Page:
Remember the story of The Ugly Duckling? Where a baby swan was hatched and raised by a duck? The mother duck could teach the ugly duckling everything there was to being a duck, but she couldn’t teach him about being a swan.
The baby swan was perceived as an outsider and, therefore, believed he was ugly. He didn’t realize he was a beautiful swan until he was an adult, but he had already suffered so much.
The story of The Ugly Duckling is about how a creature feels when he is not connected to his birth heritage or culture. It’s a story about a swan in search of his place and his identity.
When I read this story to my children, I took away a deeper message as an adoptive parent. The story of the ugly duckling is similar to transracial adoption and what needs to happen within the adoptive family. Like the ugly duckling, my children are in search of self.
I have found that one of the biggest challenges as an adoptive parent, especially as a parent to transracially adopted children, is that I cannot meet all of their needs. I know each of my kids feels they belong in every possible way. They know that each of them holds a special and unique place within our family. They know they are deeply, deeply loved. I can, have, and continue to teach and share my history and heritage with my children.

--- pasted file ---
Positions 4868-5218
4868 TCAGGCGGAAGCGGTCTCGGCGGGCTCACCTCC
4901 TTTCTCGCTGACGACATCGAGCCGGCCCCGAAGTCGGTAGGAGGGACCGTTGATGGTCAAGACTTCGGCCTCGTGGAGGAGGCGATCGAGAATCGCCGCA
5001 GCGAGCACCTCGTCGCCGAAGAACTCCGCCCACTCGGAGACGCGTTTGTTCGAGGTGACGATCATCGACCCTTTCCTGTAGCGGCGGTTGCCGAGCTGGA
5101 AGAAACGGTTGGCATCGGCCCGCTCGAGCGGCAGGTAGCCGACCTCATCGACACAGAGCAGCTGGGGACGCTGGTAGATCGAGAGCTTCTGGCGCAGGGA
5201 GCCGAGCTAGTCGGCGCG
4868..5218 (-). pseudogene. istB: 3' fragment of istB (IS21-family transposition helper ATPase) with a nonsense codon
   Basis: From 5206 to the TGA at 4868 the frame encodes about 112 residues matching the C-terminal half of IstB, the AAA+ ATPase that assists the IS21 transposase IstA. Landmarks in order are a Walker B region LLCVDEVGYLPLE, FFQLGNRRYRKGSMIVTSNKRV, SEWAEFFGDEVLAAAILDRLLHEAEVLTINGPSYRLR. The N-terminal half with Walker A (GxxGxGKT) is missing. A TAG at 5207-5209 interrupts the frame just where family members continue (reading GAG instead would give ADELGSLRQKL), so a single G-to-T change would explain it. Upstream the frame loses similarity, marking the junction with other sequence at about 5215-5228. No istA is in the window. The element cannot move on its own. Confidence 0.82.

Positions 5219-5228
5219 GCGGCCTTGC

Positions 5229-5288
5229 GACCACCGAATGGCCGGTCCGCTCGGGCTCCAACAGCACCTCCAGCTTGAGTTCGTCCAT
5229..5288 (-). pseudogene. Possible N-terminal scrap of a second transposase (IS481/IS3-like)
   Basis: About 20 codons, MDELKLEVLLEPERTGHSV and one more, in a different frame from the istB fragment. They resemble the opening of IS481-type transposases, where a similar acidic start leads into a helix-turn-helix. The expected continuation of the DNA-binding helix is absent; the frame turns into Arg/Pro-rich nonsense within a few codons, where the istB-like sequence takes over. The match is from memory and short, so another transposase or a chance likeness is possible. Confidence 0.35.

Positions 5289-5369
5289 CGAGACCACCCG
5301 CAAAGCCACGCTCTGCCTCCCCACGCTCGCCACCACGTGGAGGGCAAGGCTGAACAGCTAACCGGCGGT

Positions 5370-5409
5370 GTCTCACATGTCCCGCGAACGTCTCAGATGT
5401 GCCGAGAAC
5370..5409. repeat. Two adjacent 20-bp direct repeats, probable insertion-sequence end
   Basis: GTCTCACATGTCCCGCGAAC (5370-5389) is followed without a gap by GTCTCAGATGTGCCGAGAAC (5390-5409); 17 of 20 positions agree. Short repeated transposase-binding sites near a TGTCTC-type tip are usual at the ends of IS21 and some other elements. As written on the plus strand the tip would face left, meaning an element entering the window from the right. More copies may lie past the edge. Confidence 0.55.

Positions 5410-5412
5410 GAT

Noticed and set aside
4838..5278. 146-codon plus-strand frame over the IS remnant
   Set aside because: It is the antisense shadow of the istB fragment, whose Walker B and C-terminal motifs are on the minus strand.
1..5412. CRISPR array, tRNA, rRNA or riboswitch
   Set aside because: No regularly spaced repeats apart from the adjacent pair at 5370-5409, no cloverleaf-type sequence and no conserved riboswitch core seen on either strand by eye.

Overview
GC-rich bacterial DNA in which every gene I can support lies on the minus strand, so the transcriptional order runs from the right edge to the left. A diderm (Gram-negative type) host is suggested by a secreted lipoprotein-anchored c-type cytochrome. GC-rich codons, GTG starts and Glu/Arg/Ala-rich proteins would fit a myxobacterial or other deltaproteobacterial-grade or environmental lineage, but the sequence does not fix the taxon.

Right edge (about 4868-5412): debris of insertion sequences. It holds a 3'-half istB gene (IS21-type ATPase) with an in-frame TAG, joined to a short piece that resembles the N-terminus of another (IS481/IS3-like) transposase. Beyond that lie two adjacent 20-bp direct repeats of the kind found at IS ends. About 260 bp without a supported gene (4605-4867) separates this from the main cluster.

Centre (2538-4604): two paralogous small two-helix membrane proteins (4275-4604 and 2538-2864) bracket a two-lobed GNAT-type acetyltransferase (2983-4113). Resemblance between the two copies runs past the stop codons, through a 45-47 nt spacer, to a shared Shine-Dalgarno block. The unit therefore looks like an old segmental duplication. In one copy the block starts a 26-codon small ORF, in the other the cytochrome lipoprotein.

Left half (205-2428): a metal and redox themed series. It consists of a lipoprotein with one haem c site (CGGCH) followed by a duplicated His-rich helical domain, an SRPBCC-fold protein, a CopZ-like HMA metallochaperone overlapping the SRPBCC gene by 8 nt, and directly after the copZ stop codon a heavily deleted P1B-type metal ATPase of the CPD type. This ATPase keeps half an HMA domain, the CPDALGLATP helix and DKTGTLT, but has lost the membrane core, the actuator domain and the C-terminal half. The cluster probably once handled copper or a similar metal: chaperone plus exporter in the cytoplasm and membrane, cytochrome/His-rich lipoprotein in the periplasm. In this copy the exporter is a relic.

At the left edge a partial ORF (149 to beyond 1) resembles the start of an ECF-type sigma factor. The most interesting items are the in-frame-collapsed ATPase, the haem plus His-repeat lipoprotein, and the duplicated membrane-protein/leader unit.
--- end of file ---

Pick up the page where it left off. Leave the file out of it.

I do all I can to make their heritage and culture available to them, but meeting my children’s needs to discover their birth heritages and belong to them – as they choose, well, I can’t do that. Culture is lived. I’m White. I can’t live my children’s cultures, but I can honor them – and do. My kids know that I care how they feel and what they think about adoption and their race, ethnicity, and birth culture. (They all have different feelings and thoughts.) They know that they have my, and their dad’s, total encouragement to explore, discover, and embrace their birth cultures. It is my hope that my children will continue to be happy and grow into confident and well-adjusted adults.
What can you do as a transracial adoptive parent?
- Be honest.
- Challenge your assumptions about differences and identity.
- Acknowledge differences. In transracial adoption, race is an obvious reminder that the child is not biologically related.
- Make sure your child feels that she belongs; she is in her rightful place.
- Help her to explore, discover and connect to her heritage.